2009 First National Republican Short Story Competition Winner Announced
Kel Robertson is the winner of the 2009 First National Republican Short Story Competition.
2009 is a milestone as it will be 10 years today since the republican referendum was lost. To commemorate this event and to remind Australians what they still don’t have the Australian Republican Movement held the First National Republican Short Story Competition.
Short stories were required to portray an Australian republican future in a positive light and demonstrate the absurdity of a hereditary monarch as the Australian Head of State in twenty-first century Australian society.
The First National Republican Short Story Competition challenged Australia’s fiction writers to speculate on the possible futures of the Australian republic. Speculative fiction writers deal with possibilities. They speculate. They make the future seem real.
Mr Robertson’s winning short story was titled Rook Feast and tells the story of the final meeting between the King of England who is under house arrest and a Minister of the British government. The Minister (who is also a relative) has come to inform the last King of England “on a perfect English spring day” what is to be his fate. Set in the future where a post-tourism-age appears to have killed the monarchy, Mr Robertson’s story explores concepts of the hidden costs of monarchy through a ‘security expenditure issue’, and the theme of the inevitability of the popular will of the people. The plot is written around a discussion of what will be the individual future of the last King of England.
Rook Feast won the First National Republican Short Story Competition on the strength of the writing. The judges agreed Rook Feast was a fine, well-written short story that successfully managed to take in and make much of the required republican theme. He wins $611.99, and his short story will be published on the Australian Republican Movement website at http://www.republic.org.au/
Kel Robertson, 52 lives in Canberra, and is the author of two critically lauded crime novels featuring the Chinese-Australian Federal Police investigator, Brad Chen. On learning of his win, he commented:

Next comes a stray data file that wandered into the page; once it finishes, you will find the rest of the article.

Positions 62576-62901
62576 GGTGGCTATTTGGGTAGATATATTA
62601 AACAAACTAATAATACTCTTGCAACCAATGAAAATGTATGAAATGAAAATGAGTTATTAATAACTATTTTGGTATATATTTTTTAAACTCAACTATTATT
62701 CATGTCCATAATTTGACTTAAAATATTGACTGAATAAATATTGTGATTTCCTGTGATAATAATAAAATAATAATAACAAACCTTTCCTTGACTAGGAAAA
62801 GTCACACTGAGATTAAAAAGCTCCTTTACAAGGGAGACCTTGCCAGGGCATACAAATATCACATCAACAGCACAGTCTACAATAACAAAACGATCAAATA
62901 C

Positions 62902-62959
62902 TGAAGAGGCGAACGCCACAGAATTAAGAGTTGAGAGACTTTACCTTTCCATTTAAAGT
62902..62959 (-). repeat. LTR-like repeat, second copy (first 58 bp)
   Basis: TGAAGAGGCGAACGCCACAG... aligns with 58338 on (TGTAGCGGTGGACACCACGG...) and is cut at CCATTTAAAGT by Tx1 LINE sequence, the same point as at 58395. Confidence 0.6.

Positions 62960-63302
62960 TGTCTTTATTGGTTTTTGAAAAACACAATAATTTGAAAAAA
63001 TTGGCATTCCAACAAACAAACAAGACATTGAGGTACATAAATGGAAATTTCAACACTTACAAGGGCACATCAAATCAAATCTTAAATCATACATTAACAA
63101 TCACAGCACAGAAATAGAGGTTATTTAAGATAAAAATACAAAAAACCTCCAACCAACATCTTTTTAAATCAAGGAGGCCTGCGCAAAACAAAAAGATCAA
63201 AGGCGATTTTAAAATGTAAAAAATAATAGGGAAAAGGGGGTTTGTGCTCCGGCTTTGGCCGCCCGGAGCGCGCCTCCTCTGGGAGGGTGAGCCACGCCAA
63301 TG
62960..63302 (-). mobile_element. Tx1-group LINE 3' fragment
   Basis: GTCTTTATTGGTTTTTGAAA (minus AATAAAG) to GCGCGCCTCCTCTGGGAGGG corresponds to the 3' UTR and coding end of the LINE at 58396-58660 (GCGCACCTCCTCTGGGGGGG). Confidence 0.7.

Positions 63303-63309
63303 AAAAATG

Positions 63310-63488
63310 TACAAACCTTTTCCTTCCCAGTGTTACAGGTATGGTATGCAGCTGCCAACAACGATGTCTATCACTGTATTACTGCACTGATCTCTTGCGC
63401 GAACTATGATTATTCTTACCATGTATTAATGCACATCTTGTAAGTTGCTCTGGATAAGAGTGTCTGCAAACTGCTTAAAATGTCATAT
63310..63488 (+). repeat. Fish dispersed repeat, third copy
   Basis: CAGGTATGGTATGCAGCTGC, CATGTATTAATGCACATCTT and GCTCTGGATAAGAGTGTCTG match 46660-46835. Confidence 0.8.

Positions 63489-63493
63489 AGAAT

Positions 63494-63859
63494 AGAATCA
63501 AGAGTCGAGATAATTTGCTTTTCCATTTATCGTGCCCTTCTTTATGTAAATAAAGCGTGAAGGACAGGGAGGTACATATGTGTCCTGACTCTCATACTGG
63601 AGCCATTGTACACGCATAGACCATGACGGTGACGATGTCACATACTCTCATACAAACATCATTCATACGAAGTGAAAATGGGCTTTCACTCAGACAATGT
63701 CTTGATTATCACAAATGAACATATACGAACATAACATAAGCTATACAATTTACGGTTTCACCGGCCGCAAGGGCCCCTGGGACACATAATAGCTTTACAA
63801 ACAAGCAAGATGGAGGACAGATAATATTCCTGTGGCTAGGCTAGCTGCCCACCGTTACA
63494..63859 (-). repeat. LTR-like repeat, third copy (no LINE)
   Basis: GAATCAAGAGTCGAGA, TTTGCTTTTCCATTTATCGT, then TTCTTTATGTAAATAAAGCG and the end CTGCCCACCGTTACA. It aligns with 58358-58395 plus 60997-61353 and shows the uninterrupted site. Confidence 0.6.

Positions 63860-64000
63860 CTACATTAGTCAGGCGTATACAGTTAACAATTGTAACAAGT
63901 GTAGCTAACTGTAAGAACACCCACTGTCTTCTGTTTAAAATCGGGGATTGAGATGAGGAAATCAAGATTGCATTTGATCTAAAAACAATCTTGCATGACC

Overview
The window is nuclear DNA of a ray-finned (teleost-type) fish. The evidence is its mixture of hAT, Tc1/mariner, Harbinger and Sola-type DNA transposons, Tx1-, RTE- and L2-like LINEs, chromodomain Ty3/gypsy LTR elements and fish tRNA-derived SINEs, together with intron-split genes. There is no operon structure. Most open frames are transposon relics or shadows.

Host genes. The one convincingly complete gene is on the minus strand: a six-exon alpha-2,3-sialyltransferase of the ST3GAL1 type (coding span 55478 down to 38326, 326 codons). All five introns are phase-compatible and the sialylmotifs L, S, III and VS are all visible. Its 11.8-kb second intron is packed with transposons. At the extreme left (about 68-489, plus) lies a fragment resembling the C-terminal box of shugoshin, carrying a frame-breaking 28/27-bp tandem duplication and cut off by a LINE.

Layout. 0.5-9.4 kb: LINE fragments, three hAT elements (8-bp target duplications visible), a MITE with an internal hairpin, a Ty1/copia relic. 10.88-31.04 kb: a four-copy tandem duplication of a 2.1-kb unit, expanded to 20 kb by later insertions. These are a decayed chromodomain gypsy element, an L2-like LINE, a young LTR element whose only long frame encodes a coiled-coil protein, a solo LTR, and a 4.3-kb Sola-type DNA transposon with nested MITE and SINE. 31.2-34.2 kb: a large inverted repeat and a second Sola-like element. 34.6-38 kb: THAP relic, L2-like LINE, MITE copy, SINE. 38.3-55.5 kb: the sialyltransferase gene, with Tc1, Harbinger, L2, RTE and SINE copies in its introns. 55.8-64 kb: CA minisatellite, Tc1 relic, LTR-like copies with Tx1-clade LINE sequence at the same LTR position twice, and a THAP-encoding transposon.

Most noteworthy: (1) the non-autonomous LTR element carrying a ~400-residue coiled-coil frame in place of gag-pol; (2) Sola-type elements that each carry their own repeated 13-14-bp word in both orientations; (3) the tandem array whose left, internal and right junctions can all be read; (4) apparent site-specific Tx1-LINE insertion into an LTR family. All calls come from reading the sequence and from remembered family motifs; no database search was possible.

“I am truly delighted to win this competition. I enjoyed myself immensely writing this story; the whole experience was entertaining. As a young man I was very much of my time and had great sympathy for the royal family whereas now I find myself bemused by their activities. It was great fun being able to have some gentle pleasure at their expense.”
The First National Republican Short Story Competition has helped to foster the emerging Australian republican speculative fiction genre. A daily blog was run in conjunction with the First National Republican Short Story Competition as creative stimulus material for writers – see http://republicanfiction.blogspot.com/ Each blog detailed an example of Australian republican speculative fiction writing.
Before every great invention and before every great journey is the idea. Without ideas and imagination, we are all trapped in the past. Mr Robertson’s Rook Feast is an exercise in imagination and helps to lead the way into a possible republican future. The Australian Republican Movement congratulates the winner of this year’s competition and extends its thanks to all entrants.
The First National Republican Short Story Competition presentation ceremony will be held on Wednesday evening, 18 November 2009 during the National Republican Lecture, Southern Cross Club, Canberra.
The Republican Short Story Competition will be run again in 2010.